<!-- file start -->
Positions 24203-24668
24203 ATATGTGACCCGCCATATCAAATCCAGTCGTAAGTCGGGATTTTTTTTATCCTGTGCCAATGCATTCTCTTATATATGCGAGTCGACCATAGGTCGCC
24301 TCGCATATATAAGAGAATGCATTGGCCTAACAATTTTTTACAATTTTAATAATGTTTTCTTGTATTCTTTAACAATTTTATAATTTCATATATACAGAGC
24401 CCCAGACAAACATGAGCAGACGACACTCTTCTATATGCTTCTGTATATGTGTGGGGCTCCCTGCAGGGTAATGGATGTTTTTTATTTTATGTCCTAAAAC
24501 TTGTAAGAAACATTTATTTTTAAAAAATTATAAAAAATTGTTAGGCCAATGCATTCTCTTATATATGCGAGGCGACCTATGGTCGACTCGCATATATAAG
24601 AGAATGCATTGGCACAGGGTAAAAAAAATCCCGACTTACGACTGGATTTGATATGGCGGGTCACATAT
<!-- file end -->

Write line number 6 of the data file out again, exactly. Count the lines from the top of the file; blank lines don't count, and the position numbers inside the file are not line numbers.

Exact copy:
24601 AGAATGCATTGGCACAGGGTAAAAAAAATCCCGACTTACGACTGGATTTGATATGGCGGGTCACATAT